Policies and innovations that are oriented along efficiency, consistency and sufficiency principles are essential to achieve a transition towards more sustainable and resilient agri-food systems. Such policies and innovations need to address key challenges of organic and other integrated agri-food systems, ranging from sustainable land use to food security.
Our research includes topics such as further developing payment systems for ecosystem service delivery, assessing the relative benefits of precision agriculture, or determining the impact of innovations on farmers’ livelihoods in the tropics. We also focus on developing transparent and innovative certification methods for organic and other certified production through a range of governance aspects within value chains.
Detailed analysis of existing and innovative farm system approaches allows us to identify resilient production practices that contribute to economically and ecologically sound solutions in both developed and developing countries. An interdisciplinary approach, using state of the art assessment methods and indicators, supports an analysis beyond direct measures such as yield, into complex issues such as resource scarcity and ecosystem carrying capacities. This is crucial to identify economically viable and ecologically appropriate systems within local or global scales.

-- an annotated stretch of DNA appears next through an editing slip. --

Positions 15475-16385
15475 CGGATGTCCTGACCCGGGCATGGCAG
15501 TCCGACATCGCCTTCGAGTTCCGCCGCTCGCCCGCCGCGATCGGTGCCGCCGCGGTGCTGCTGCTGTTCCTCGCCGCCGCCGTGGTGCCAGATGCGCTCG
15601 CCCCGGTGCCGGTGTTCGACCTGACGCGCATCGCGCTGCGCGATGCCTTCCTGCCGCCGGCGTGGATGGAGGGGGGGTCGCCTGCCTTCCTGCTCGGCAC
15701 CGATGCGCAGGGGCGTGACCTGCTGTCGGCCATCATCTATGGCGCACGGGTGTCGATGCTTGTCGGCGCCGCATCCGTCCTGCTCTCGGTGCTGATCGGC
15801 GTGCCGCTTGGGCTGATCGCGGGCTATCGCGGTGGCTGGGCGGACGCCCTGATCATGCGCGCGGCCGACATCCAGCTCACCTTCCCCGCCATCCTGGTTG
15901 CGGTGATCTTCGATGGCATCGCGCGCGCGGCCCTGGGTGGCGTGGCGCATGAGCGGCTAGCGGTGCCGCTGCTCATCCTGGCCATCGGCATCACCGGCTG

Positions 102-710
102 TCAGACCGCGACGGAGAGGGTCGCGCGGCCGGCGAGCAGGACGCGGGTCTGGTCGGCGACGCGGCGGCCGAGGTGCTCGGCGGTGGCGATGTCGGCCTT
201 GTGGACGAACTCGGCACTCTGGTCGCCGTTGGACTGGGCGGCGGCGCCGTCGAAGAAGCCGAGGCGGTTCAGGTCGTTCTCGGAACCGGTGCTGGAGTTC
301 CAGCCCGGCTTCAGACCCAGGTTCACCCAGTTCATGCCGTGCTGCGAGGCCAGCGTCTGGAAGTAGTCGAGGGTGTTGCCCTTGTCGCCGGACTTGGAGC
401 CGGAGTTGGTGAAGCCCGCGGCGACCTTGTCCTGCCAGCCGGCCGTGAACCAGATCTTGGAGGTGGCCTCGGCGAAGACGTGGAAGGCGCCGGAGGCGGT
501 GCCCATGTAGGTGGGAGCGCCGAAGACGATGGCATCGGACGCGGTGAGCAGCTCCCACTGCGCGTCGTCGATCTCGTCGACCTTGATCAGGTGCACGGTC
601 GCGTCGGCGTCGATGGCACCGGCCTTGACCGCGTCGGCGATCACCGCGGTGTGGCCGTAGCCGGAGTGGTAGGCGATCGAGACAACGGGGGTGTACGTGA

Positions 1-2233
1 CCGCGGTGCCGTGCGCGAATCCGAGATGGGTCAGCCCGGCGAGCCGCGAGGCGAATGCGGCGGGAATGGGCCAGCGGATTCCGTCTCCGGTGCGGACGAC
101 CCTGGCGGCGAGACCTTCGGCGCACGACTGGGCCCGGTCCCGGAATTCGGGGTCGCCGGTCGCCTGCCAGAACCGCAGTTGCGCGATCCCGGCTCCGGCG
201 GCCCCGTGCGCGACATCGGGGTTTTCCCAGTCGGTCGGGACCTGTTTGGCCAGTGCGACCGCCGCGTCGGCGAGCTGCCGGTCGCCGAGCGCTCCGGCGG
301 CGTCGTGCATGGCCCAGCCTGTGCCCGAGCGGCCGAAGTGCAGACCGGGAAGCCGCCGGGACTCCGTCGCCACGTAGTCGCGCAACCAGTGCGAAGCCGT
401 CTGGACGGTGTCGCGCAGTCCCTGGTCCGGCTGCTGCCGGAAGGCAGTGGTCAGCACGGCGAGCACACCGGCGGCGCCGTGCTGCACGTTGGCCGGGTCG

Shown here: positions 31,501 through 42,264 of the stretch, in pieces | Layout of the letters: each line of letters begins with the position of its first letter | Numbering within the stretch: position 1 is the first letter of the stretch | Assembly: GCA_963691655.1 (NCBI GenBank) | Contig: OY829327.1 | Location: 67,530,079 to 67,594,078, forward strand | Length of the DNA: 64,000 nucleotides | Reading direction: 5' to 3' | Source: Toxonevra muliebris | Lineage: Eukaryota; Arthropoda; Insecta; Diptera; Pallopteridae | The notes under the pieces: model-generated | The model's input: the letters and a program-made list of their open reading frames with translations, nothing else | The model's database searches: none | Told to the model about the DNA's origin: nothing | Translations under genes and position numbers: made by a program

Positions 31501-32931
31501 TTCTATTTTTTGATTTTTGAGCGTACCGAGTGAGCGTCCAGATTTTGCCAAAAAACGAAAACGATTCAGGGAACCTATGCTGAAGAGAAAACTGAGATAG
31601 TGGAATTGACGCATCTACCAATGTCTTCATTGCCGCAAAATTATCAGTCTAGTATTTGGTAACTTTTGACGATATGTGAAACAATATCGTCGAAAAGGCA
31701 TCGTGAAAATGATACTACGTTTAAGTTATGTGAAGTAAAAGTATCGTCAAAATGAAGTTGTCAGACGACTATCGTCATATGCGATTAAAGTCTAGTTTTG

Our toolbox reaches from plot and farm based analysis to the sector level and entire food system, using impact evaluation methods, integrated farm models (incl. lifecycle assessment) or mass-flow models (especially the global food system model SOLm). These are used in combination to enable us e.g. to compare the relative performance of farm systems (e.g. organic farming, conventional farming, agroecology, low-input farming or agroforestry), to study the uptake of innovations and the effects of policy interventions and to contribute to society’s grand challenges, such as how can we sustainably feed the world in 2050. Therefore, through a combination of ex-post and ex-ante policy analysis, the effectiveness of existing and alternative policies and innovations can be systematically assessed, informing the development of better targeted interventions.